Shipping link to Europe off to sluggish start, but Port Authority still optimistic
An arrangement that would connect the Port of Duluth-Superior with western Europe is off to a slower start than expected. Originally billed in 2014 as a monthly service from the Netherlands to Duluth's Clure Public Marine Terminal, the Amsterdam-...
An arrangement that would connect the Port of Duluth-Superior with western Europe is off to a slower start than expected.
Originally billed in 2014 as a monthly service from the Netherlands to Duluth's Clure Public Marine Terminal, the Amsterdam-based dry cargo specialist Spliethoff's first vessel of the season reached the Twin Ports just last weekend.
The 448-foot Florijngracht anchored on Lake Superior off Duluth for a couple days before it was expected to dock in the terminal late Monday night or early Tuesday morning.
"I don't want to be pessimistic, but we were disappointed," said Ron Johnson, trade development director for the Duluth Seaway Port Authority. "These things happen."
Johnson explained that the strength of the American dollar coupled with a slumping European economy made it so that too many available ships were chasing a limited amount of cargo.
"Things got tight on available cargo," Johnson said.
Spliethoff vessels made three voyages into Duluth last year. The company operates 50 relatively small ships - "tweendeck vessels," its website says - and has access to 100 ships total within a greater Spliethoff Group. Its nimble versatility is part of the Spliethoff appeal, allowing smaller companies with smaller loads access to the world's shipping lanes.
But, "there were so many ships available, especially bigger ships coming to the (East) Coast, that they cut their rates and it makes it difficult for Spliethoff to cut rates," said Johnson, who added Spliethoff would have been "crazy to operate just to lose (its) shirt."
For its part, Spliethoff is not giving up on the interior of North America. It is currently shipping twice monthly into Cleveland, a spokeswoman said, and also has reached ports in Milwaukee, Detroit and Toledo, Ohio. In June, Spliethoff's 411-foot Faglegracht became the first European ship to call on the port of Monroe, Mich., since the 1960s.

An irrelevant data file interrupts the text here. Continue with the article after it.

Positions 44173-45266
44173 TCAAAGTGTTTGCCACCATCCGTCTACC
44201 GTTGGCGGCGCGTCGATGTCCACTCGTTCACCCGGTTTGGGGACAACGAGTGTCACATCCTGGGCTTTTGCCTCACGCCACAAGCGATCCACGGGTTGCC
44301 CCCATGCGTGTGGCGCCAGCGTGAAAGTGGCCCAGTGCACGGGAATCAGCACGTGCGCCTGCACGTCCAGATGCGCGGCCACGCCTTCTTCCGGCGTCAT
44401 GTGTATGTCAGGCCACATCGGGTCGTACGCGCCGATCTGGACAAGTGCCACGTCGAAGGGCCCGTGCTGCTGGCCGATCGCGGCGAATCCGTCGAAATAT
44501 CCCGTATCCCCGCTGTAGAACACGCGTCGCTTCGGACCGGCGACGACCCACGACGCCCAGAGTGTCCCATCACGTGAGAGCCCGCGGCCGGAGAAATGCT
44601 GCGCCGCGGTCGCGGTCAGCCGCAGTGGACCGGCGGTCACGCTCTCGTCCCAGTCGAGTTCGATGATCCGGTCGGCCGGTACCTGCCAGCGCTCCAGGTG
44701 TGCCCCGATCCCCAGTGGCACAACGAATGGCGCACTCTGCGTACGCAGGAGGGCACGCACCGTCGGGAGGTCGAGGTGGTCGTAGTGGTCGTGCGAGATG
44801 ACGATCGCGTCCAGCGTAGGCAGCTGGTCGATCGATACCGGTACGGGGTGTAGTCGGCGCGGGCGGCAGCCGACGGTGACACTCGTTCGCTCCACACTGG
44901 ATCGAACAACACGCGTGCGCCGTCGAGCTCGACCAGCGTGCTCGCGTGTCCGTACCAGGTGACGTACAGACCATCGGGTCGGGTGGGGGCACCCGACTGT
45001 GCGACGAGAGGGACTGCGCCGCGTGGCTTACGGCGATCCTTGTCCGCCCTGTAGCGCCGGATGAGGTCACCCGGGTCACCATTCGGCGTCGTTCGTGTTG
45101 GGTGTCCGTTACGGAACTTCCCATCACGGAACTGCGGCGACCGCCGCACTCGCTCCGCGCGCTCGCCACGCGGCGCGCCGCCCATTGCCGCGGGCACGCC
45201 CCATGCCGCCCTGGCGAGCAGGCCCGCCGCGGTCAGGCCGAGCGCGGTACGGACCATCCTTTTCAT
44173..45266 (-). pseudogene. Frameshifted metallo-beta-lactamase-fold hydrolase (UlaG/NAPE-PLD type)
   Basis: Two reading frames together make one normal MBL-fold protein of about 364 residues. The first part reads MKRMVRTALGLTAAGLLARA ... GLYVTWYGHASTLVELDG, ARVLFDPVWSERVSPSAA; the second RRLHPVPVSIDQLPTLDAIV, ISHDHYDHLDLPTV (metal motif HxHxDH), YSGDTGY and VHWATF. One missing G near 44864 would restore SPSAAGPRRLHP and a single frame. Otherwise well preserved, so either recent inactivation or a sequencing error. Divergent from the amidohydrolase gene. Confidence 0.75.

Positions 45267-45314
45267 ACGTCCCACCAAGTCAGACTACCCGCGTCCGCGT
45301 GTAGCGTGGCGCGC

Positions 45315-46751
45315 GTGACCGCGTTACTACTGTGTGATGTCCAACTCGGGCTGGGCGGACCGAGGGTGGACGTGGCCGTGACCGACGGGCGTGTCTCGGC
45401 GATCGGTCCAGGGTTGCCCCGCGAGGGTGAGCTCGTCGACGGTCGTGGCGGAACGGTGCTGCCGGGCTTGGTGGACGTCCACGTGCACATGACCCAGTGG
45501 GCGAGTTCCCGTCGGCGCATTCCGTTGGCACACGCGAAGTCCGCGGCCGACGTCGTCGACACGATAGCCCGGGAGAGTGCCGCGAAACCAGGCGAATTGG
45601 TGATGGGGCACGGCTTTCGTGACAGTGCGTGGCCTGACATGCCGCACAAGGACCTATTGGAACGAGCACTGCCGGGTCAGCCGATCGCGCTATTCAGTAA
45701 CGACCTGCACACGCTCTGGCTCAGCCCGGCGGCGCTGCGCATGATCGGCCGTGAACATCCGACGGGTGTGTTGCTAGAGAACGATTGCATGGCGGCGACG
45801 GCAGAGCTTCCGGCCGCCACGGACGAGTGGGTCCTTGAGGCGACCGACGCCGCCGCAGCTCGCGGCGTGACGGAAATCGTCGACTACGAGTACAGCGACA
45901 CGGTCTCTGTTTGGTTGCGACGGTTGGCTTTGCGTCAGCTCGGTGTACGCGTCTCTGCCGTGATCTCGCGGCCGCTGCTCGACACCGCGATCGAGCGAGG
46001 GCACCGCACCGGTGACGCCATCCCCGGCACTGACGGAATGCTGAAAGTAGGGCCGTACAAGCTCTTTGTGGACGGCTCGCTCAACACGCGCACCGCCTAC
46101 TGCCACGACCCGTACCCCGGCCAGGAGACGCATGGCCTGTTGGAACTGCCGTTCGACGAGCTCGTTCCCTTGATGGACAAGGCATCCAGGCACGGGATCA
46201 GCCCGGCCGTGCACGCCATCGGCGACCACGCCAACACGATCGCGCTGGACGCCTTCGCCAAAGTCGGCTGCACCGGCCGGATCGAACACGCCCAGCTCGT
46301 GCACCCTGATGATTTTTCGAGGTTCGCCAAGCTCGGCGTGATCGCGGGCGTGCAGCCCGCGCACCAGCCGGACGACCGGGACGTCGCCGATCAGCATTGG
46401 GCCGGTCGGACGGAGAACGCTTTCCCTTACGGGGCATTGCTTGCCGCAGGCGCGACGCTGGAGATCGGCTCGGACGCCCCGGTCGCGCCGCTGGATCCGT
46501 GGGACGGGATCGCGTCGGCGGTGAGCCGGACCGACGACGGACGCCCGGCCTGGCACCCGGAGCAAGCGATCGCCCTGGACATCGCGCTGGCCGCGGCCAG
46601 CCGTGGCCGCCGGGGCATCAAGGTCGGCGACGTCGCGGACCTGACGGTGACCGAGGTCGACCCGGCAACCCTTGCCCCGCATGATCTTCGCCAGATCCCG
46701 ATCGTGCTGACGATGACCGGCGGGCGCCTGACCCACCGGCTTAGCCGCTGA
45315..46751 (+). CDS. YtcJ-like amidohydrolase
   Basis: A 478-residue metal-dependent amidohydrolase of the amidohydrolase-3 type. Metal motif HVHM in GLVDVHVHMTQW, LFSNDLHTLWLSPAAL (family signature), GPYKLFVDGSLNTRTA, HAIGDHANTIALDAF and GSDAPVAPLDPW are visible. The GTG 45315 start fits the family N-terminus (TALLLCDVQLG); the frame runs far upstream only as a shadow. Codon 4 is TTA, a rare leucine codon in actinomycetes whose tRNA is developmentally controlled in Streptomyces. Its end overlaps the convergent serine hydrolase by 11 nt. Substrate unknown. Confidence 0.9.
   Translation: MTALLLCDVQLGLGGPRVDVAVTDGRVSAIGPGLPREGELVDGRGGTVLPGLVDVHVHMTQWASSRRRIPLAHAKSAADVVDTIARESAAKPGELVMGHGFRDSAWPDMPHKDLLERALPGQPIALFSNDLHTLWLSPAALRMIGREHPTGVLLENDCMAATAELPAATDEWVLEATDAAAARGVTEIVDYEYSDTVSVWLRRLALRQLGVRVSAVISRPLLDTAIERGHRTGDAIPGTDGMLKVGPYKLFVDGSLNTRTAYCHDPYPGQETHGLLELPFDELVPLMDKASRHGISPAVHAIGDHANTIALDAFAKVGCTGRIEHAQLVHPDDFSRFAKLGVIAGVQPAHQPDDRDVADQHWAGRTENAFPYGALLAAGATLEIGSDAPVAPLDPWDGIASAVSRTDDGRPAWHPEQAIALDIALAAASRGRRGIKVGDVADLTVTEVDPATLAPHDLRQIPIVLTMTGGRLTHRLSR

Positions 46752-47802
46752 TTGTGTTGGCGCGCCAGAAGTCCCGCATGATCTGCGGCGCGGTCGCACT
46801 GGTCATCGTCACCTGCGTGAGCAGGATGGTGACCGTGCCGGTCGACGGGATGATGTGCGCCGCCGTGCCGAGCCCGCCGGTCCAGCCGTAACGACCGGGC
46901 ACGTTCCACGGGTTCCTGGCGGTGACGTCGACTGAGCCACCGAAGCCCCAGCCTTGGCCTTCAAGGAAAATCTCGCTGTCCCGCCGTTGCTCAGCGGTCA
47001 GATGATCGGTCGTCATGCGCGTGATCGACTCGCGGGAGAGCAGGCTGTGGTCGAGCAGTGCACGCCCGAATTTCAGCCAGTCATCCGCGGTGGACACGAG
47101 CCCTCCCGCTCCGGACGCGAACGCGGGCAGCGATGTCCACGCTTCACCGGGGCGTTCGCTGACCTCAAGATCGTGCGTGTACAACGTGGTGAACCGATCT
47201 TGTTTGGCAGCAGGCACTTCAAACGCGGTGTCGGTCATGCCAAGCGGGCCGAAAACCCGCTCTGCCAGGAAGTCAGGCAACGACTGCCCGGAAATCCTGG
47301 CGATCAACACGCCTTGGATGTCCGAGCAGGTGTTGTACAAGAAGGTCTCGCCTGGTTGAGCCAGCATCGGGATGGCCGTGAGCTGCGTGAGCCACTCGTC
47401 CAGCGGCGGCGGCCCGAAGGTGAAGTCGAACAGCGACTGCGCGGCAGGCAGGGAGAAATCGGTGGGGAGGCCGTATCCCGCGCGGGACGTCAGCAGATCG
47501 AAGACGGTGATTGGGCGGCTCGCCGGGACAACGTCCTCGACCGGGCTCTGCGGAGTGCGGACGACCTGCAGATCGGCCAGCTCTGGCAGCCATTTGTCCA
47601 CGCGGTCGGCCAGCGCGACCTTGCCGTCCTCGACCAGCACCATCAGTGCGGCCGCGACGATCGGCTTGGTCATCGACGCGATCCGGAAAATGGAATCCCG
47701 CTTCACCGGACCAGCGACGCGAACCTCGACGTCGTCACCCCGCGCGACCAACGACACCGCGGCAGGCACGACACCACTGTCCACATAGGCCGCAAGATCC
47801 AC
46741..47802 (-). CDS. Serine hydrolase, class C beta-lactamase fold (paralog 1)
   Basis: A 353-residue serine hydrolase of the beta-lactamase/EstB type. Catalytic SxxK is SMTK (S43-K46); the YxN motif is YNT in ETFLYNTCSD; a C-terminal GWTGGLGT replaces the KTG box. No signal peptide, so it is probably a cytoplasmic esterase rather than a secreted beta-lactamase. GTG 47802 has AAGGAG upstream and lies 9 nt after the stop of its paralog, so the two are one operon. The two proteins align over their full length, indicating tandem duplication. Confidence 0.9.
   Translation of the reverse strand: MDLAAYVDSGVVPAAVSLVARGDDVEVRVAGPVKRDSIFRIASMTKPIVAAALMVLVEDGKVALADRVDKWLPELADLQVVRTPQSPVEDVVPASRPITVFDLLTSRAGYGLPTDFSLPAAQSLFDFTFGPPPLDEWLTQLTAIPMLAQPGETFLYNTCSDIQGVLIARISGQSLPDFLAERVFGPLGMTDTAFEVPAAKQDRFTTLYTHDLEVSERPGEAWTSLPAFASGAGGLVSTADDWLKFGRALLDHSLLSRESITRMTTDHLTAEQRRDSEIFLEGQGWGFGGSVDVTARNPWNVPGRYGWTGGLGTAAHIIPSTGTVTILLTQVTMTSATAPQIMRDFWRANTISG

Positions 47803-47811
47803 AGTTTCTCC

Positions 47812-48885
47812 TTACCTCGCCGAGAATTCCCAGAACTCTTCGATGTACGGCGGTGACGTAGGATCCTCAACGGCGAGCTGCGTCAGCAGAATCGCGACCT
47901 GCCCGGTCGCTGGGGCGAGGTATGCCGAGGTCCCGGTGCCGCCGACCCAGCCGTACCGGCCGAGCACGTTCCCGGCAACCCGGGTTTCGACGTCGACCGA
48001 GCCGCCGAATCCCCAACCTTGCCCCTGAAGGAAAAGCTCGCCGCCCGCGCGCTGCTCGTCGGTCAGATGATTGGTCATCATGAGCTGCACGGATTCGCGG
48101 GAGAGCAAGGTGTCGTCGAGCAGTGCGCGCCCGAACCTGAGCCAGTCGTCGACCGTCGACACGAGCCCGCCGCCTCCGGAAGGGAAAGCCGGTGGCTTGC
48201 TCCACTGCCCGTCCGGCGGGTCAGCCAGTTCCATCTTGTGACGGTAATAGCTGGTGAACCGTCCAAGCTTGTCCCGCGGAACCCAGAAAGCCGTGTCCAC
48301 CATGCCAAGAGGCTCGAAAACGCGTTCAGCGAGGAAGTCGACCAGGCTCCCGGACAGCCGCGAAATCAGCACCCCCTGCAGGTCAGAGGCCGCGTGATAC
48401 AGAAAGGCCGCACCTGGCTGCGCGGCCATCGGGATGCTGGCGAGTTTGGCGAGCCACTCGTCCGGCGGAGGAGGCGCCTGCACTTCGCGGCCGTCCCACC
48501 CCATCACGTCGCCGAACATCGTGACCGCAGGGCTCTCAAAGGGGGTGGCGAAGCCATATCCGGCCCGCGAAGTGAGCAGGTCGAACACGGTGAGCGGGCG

The port director there, Paul LaMarre III, told the Monroe News, "This is proof that our capabilities are far-reaching."
Spliethoff, too, continues to see value in reaching farther inland on the Great Lakes.
"Duluth is the key to the interior of the Upper Midwest of the United States and also branches to Manitoba, Alberta and Saskatchewan," said Spliethoff spokeswoman Jamie Tolis from the company's Montreal office. "It's ideally situated for us."
Inbound cargoes have buoyed the company's Great Lakes ventures to date. The Florijngracht, visible from Duluth as it anchored on Lake Superior in recent days, was set to unload generators from Finland. But it was scheduled to leave Duluth empty.
"What's been tricky right now is outbound," Tolis said.
Tolis explained that Midwestern companies' logistical chains are well-oiled to ports on the East Coast and Gulf of Mexico. Using the Port of Duluth-Superior may yet prove to be more economical and cost-efficient, she said, but there has been hesitancy in making the leap.
"Rome wasn't built in a day and this is going to take time to talk to people and to show them Duluth," Tolis said. "It's the innermost of the Great Lakes. We're getting there. We firmly believe in it. We're definitely invested."
Project cargoes, machinery and specialty grain products are the targeted outgoing cargoes, Tolis said.
While disappointed, the local port authority is willing to walk before running at full speed with Spliethoff.
"The company has been around for almost 100 years," Johnson said. "It's a well-managed Dutch company. We're confident the volume is going to pick up."
Duluth may have to get creative, he said, even if it has to utilize rail to other ports during the winter.
"We've got to fit into a nine-month slot and that's always been an issue," Johnson said of the traditional January-through-March shutdown of the Soo Locks in Sault Ste. Marie, Mich., at the eastern end of Lake Superior. "Hopefully, we can build up this volume and get some type of rail service to bridge the winter."
Denying Spliethoff the chance to build credibility in the Midwest would be ill-advised, Johnson said.
"Smart folks," he said, "don't just drop their sources."